“At the end of the day, I would rather be writing than doing anything else in the world,” Sole says. “It’s genuine care and complete adoration for the art form. I was bad from the time I was 16 till the time I was 22.. It’s so nice to finally be good at writing raps finally. I just think it took time. When I was young, I was seeing folks like Mac Miller and Def Poetry with Mos Def and thinking I can do this, I know I can do this. And for a minute I was doing something [laughs] but it wasn’t exactly what I wanted to be doing. But that shit just takes time.”

You can hear nature and life flowing throughout Overgrown. Seeds, weeds, and blooms burst up from the soil in these songs. Waves lap at the edges of the dreams, fish, and birds pass through Sole’s verses carrying with them blessings and clarity. Ivy Sole is trying to find her “way back home” and as listeners, we are invited to make this return trip with her. We’re asked to let down our walls be reclaimed and to allow our connection with the earth to thrive.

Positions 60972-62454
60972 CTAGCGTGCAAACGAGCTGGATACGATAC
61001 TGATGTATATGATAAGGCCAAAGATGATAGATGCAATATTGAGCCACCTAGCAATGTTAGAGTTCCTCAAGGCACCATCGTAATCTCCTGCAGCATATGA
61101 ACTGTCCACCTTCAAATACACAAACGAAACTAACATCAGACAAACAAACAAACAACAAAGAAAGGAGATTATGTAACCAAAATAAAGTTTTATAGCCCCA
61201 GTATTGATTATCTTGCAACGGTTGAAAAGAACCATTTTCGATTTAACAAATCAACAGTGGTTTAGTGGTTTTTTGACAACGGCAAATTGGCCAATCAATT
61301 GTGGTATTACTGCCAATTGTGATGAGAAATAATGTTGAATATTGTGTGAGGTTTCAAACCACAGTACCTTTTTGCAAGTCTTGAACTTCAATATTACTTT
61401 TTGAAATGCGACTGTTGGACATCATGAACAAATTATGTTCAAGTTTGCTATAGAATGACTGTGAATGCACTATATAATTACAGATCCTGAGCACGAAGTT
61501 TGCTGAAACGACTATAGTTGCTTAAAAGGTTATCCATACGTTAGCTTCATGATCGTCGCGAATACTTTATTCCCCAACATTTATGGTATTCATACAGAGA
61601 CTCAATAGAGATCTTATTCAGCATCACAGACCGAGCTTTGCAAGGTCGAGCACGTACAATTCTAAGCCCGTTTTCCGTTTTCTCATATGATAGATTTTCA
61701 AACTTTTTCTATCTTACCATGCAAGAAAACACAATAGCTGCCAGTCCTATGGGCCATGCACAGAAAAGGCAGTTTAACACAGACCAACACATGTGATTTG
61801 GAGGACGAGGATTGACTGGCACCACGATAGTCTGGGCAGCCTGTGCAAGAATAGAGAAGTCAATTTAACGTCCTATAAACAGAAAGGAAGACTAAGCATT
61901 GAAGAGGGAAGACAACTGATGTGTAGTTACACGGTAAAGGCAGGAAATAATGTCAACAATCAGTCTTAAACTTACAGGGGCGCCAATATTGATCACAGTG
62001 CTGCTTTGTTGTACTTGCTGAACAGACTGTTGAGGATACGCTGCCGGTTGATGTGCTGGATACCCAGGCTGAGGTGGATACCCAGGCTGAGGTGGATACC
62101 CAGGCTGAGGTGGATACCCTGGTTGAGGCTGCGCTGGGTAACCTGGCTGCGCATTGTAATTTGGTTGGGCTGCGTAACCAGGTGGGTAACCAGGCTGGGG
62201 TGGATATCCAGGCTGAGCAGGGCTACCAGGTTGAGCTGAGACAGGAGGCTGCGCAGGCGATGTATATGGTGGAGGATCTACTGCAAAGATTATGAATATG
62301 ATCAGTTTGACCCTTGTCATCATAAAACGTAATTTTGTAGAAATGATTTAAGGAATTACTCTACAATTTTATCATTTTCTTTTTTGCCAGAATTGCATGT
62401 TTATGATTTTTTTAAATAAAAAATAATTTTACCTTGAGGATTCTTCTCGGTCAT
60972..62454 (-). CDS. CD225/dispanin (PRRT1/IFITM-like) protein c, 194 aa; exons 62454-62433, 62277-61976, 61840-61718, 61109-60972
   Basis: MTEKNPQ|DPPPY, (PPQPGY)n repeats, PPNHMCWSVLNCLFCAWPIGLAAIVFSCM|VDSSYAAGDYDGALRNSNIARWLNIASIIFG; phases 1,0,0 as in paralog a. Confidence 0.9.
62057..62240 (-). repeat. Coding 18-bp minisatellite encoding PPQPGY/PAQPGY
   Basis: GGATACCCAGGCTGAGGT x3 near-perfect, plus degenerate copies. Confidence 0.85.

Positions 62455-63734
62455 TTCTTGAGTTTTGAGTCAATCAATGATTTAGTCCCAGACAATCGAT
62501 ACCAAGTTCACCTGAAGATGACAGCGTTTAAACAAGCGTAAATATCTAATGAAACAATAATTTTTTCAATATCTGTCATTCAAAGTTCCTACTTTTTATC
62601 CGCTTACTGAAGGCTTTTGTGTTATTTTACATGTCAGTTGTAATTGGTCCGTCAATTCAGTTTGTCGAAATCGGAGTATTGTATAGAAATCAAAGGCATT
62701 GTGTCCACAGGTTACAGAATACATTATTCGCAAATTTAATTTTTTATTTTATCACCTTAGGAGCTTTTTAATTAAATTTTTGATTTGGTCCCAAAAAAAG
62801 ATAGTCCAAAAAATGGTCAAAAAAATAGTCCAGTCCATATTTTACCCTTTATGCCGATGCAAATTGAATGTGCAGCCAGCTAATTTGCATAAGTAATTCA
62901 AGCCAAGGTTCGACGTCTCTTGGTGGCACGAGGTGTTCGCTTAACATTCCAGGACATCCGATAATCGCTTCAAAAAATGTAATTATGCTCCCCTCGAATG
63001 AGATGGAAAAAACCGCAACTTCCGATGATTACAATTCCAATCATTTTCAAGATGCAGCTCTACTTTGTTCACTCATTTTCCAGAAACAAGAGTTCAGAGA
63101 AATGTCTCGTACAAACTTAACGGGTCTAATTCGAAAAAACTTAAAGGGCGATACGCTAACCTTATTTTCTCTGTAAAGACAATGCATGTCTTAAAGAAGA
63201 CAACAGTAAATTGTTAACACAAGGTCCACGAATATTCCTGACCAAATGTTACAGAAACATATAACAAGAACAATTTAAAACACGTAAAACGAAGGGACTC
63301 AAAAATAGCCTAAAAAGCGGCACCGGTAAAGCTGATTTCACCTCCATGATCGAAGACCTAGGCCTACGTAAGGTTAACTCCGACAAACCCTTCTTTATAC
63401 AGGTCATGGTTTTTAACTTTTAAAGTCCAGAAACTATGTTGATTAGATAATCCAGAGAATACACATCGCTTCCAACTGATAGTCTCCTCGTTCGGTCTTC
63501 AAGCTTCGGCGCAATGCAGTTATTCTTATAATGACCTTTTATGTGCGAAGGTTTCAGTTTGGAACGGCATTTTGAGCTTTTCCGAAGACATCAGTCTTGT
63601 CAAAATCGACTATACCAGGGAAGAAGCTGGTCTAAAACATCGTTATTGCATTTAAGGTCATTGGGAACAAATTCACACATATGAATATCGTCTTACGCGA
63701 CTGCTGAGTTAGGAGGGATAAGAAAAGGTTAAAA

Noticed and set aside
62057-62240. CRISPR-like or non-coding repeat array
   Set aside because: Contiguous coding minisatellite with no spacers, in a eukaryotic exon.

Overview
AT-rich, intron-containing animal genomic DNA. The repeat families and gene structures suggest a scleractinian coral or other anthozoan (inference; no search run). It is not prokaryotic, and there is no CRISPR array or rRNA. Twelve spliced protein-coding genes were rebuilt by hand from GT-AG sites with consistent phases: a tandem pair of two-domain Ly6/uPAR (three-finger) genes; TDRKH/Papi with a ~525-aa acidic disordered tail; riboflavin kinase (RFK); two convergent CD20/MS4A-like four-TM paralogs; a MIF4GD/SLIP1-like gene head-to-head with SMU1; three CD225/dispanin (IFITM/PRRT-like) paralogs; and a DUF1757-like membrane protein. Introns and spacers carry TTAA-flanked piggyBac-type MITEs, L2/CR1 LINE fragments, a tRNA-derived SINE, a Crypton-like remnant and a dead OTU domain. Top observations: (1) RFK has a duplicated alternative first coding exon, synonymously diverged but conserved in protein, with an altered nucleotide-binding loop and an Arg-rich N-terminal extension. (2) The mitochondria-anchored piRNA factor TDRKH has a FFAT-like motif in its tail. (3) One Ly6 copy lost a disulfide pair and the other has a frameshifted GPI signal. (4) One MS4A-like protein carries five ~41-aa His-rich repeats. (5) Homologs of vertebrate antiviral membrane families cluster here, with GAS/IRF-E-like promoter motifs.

“I think of nature as an extension of myself,” she says. “I belong to the earth. I’m supposed to be a steward of the earth, I’m supposed to protect it. I’m supposed to reconcile with it. After my ancestors were made to work the land, and after the land was stolen from my indigenous ancestors. Our relationship is something beautiful and it doesn’t have to be just marred with pain.”

Overgrown is a beautiful, raw, and nourishing release from an artist who has so much more to show us. On the album closer “Les Fleurs,” Ivy Sole, a queer black woman ready for what’s to come, makes a prayer and a proclamation of love to all of us: “I hope you get the flowers that you deserve, I hope you tend your garden, and I hope you love the work.”

Images by Araba Ankuma


Michael Foulk

Micheal Foulk is a writer, comedian, and community organizer based in Oakland, California. They love to signal boost LGBTQ+ artists and write about comic books, makeup, genre fiction, body politics, and fancy lube.